The Last Dinner Party Premieres New Song “My Lady of Mercy” on BBC Radio 1
British indie rock band The Last Dinner Party, consisting of Georgia Davies (bass), Lizzie Mayland (guitar), Abigail Morris (vocals), Aurora Nishevci (keyboard) and Emily Roberts (guitar), premiered a new song “My Lady of Mercy” on BBC Radio 1's Future Sounds with Clara Amfo.
The song is their third single, following “Nothing Matters” and “Sinner”.
The track was written by Abigail Morris, Rhys Downing, Georgia Davies, Aurora Nishevci, Emily Roberts, and Lizzie Mayland. Produced by James Ford.
The accompanying music video was directed by The Last Dinner Party alongside Harv Frost and Dora Paphides.
“'My Lady Of Mercy' is about being a girl,” the band said in a statement. “A girl looking up at a painting of Joan of Arc for the first time and thinking that she looks so brave and so beautiful that she wants to kiss her. And maybe she also wants to kiss the girl who stands next to her in the school choir.”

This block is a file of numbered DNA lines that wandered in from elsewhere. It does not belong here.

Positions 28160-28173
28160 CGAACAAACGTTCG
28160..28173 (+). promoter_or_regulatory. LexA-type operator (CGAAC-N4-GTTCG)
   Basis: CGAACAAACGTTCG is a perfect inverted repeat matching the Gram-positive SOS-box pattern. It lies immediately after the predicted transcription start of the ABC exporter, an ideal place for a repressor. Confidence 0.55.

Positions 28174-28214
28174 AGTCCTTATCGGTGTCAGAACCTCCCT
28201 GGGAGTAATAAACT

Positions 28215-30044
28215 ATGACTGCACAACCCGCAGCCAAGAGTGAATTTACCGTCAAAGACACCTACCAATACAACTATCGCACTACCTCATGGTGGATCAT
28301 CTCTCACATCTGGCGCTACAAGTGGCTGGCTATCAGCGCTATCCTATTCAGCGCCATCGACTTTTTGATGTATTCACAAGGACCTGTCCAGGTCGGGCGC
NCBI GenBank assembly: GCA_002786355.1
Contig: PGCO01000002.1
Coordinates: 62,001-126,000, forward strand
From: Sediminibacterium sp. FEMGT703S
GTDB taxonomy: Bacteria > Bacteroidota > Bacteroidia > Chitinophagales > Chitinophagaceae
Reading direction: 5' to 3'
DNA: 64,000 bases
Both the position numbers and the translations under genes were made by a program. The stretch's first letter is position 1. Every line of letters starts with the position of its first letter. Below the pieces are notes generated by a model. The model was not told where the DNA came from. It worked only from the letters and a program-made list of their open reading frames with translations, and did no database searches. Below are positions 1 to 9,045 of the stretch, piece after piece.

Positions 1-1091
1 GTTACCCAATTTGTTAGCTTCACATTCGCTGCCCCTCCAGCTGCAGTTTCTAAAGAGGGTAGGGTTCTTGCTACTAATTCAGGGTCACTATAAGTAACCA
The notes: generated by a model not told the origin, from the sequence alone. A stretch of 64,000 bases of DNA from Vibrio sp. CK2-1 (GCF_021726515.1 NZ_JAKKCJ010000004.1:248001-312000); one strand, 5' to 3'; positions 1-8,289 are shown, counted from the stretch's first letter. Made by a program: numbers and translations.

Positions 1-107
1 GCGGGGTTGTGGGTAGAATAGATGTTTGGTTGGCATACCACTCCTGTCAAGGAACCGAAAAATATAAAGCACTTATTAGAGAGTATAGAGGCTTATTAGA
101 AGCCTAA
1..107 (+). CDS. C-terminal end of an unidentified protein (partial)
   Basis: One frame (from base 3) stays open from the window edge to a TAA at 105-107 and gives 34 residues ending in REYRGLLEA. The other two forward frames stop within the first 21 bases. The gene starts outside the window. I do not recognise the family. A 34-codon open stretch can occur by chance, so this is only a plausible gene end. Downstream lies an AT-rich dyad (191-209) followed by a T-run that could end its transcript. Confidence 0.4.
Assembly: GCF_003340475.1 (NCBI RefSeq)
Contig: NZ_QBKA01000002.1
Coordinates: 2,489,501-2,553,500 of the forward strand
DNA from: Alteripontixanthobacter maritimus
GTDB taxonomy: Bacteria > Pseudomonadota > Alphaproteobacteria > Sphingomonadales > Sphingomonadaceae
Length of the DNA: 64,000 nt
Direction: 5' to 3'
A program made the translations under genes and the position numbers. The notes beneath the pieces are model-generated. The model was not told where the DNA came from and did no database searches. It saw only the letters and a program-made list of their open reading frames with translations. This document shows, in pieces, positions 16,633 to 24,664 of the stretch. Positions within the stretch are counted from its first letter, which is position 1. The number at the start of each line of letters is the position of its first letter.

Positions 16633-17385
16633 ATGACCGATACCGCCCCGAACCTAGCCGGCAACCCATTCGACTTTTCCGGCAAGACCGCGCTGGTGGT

- The band continued, “We are expanding the world of The Last Dinner Party to encompass a darker, heavier atmosphere. The lyrics explore the anguish of a teenage crush that can only be described through the bloody, carnal language of religious experience, as the soundworld takes cues from Nine Inch Nails, PJ Harvey and Roxy Music.”
Aurora Nishevci told Clara Amfo about the song, “I think it started knowing that we wanted to get to a chorus like that, because it's the heaviest song in our set, like the sort of aggressive and visceral. I just think it's fun to have a song, but like really switches up emotionally and sonically so that's kind of what how that happened.”
Abigail Morris continued, “So it's basically it's not one person. It's kind of an amalgamation of women in my life. Starting with sort of like the first girl I have had had a crush on at school. And it's kind of all about, you know, growing up in a Catholic school with that with those rules on you. Instead of pushing them away kind of taking in those that imagery of martyrs and saints and using that to kind of reclaim your own idea of your sexuality. And that's kind of the crux of it.”
Photo by Cal McIntyre
- source : BBC Radio 1